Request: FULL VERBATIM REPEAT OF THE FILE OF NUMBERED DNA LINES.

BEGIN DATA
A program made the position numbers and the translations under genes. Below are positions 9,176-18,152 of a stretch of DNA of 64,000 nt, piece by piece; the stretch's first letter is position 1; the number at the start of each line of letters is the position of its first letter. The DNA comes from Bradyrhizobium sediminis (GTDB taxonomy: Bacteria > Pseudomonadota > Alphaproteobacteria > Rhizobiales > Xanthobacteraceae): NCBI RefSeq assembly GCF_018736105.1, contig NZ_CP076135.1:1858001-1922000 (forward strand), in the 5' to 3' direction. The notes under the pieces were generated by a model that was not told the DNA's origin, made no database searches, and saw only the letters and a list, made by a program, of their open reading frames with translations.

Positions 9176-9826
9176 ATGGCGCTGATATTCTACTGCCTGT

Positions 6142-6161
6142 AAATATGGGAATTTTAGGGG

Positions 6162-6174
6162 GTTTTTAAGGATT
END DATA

A program made the position numbers and the translations under genes. Below are positions 9,176-18,152 of a stretch of DNA of 64,000 nt, piece by piece; the stretch's first letter is position 1; the number at the start of each line of letters is the position of its first letter. The DNA comes from Bradyrhizobium sediminis (GTDB taxonomy: Bacteria > Pseudomonadota > Alphaproteobacteria > Rhizobiales > Xanthobacteraceae): NCBI RefSeq assembly GCF_018736105.1, contig NZ_CP076135.1:1858001-1922000 (forward strand), in the 5' to 3' direction. The notes under the pieces were generated by a model that was not told the DNA's origin, made no database searches, and saw only the letters and a list, made by a program, of their open reading frames with translations.

Positions 9176-9826
9176 ATGGCGCTGATATTCTACTGCCTGT

Positions 6142-6161
6142 AAATATGGGAATTTTAGGGG

Positions 6162-6174
6162 GTTTTTAAGGATT